What Employers Need to Know About Removing Gag Clauses from Health Care Contracts
August 1st, 2023
Before the clock strikes midnight on December 31, 2023, private employers and other public health care purchasers will have been required to attest to their benefit plan contracts being free of gag clauses. There is more than meets the eye to this requirement.
Service agreements with third-party administrators (TPA), pharmacy benefit managers (PBM) and other vendors have long included “gag clauses,” which are contractual restrictions that prevent employers from accessing and sharing their own health care price and quality data. The presence of these gag clauses has restricted the data and information employers need to monitor their vendor partners and assess the value of the health care services they are buying for employees.
Section 201 of the Consolidated Appropriations Act (CAA) made it impermissible for employers to have gag clauses in their service agreements. In this way, the CAA significantly highlighted the need and opportunity for employers to access and use their health care data, which is reflected in the surge of headline-grabbing lawsuits over the past 12 months.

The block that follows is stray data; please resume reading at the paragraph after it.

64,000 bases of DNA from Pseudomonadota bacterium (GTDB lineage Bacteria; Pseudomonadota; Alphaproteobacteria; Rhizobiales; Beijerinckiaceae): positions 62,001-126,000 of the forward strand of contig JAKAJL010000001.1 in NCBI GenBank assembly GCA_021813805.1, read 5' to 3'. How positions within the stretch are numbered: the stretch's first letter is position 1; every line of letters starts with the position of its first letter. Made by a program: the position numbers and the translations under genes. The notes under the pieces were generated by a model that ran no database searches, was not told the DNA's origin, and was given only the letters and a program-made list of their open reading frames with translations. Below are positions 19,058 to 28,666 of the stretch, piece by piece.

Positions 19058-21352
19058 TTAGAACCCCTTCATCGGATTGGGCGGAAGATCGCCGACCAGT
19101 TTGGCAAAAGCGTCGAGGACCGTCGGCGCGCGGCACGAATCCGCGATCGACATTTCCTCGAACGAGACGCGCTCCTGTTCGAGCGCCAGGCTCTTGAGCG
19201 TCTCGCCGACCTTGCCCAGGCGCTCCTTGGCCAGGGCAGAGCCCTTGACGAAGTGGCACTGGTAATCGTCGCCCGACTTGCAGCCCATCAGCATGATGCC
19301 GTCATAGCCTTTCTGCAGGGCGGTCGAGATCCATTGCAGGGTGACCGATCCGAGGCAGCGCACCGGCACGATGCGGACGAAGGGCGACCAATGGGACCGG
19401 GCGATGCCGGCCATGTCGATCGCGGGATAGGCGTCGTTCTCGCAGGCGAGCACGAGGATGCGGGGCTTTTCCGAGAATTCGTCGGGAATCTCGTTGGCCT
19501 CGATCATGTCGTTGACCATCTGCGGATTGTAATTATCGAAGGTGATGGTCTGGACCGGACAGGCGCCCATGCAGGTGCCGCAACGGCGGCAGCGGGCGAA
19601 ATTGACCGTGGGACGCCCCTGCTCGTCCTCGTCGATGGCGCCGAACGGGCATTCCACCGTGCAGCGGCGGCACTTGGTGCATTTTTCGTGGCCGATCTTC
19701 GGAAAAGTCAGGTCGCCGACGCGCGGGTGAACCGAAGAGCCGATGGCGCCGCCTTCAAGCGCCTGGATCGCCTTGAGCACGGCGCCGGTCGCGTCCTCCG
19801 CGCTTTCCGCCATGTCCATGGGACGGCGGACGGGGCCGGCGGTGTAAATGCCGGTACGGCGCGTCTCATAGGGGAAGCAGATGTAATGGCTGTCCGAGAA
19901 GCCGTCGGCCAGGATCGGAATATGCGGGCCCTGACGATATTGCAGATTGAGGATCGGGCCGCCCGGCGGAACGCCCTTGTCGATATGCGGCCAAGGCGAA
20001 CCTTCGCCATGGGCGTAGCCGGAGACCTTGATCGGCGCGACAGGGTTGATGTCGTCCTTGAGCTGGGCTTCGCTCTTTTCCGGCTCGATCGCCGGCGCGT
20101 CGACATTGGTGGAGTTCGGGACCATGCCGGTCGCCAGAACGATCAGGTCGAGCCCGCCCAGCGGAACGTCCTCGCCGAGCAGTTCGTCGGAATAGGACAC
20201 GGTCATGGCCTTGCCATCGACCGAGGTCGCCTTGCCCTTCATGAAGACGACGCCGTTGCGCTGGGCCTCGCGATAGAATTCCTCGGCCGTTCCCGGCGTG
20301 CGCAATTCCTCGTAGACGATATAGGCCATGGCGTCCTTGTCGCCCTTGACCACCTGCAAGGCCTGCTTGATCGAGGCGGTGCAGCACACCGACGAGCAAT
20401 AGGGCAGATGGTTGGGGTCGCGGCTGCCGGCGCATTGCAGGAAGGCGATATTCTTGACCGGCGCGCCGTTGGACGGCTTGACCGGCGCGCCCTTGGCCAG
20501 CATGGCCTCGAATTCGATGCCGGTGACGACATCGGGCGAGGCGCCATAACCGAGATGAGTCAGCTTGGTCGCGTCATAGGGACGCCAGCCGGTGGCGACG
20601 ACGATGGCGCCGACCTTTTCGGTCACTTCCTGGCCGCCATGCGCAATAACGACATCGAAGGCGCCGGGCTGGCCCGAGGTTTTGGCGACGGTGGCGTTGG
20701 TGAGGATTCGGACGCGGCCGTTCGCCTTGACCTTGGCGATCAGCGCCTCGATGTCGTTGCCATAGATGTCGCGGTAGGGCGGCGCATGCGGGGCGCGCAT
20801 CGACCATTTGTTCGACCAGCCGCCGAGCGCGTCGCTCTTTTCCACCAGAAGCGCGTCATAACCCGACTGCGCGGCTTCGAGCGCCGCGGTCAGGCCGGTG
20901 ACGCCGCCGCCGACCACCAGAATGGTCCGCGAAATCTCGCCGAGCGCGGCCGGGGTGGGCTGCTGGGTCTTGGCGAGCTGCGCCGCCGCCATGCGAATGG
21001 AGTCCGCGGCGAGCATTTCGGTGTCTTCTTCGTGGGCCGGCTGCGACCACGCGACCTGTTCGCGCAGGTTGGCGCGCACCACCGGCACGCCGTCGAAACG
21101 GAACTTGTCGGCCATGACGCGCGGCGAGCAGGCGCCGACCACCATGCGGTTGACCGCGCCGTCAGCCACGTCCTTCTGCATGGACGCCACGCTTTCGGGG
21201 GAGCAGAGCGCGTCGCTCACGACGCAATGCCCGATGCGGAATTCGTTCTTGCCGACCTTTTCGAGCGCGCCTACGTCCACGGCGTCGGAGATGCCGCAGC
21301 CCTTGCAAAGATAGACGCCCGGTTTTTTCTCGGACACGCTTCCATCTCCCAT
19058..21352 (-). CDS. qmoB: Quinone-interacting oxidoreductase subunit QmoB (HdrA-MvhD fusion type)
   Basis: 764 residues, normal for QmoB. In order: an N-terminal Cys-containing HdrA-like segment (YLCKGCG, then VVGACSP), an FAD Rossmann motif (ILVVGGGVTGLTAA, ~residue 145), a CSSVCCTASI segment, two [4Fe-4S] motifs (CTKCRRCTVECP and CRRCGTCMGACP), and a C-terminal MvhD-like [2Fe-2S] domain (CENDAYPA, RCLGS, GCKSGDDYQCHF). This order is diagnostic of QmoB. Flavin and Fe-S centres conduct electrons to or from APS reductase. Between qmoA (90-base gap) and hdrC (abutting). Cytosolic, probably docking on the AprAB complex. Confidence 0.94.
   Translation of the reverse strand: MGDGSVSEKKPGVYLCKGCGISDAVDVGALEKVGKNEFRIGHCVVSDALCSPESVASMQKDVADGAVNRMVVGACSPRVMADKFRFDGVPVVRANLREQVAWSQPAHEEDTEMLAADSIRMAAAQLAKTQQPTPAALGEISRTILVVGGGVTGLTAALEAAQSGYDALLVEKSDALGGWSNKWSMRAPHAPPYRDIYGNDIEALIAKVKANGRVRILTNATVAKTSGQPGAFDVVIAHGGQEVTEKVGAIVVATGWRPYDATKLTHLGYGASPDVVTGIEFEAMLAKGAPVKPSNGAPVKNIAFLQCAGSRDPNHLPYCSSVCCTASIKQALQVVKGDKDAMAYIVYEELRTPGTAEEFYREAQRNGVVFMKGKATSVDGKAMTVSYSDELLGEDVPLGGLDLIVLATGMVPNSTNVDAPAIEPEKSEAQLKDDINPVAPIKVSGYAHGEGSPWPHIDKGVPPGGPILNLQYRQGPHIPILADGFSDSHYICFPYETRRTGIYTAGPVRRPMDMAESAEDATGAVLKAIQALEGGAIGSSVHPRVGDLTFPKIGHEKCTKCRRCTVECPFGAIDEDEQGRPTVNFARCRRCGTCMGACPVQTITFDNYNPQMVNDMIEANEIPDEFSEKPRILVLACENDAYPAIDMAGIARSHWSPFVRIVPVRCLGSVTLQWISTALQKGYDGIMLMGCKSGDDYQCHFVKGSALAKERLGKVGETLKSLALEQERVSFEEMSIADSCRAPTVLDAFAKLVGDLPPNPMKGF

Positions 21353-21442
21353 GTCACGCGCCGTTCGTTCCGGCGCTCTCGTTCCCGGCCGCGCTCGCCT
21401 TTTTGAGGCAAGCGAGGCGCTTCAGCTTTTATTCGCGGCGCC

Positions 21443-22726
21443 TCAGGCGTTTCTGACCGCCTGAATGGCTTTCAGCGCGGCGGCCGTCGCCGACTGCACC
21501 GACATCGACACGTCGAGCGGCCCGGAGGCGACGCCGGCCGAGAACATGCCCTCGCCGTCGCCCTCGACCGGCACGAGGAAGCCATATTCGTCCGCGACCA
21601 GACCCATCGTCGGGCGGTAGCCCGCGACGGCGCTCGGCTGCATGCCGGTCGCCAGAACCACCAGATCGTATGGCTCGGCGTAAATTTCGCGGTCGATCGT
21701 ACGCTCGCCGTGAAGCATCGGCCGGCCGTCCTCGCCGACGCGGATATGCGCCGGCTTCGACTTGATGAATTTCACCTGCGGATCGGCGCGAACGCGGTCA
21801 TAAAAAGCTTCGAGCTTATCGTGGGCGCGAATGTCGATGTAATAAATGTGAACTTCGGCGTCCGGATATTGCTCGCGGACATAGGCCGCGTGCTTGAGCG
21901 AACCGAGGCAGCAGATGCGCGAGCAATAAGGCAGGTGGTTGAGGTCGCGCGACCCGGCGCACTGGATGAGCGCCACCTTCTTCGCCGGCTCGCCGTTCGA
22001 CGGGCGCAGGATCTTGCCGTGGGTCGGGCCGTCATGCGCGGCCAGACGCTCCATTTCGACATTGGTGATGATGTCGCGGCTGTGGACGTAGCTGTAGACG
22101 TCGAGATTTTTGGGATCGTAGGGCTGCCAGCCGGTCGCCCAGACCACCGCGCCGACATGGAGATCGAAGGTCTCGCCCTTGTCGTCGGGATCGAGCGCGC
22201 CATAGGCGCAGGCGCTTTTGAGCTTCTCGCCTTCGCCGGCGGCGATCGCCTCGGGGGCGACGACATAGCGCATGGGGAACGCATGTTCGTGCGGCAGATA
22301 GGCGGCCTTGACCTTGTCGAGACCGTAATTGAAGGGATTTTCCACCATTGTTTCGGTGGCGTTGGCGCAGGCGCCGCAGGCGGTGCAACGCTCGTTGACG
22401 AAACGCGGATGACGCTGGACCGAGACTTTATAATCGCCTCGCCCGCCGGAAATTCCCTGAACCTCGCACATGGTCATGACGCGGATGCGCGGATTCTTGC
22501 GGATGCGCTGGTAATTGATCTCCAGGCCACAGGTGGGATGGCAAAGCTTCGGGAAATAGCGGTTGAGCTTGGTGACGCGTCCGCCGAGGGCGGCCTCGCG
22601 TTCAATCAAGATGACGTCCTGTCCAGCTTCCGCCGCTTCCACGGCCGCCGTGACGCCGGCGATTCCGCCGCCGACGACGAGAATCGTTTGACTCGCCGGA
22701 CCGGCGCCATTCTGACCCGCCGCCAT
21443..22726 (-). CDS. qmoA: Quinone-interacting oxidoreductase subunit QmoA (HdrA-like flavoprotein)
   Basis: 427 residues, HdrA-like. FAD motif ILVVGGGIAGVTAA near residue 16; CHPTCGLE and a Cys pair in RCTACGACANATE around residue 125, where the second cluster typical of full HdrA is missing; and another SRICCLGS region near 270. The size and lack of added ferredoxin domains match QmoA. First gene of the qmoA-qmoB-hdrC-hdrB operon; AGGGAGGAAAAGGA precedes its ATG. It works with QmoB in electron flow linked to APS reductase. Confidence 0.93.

The burden of ensuring contracts are free of gag clauses rests entirely on employers, not their vendors. Access to previously confidential information also binds employers to use that data to drive improvements and make informed decisions for the plan as a core part of their fiduciary obligations.
The Attestation Requirement
In February, the tri-agencies responsible for enforcement issued an FAQ that clarified many uncertainties around the CAA’s gag clause provision. This provided confirmation that:
- The first upcoming December 31, 2023 attestation deadline covers the entire three-year period dating back to the CAA’s passage on December 27, 2020.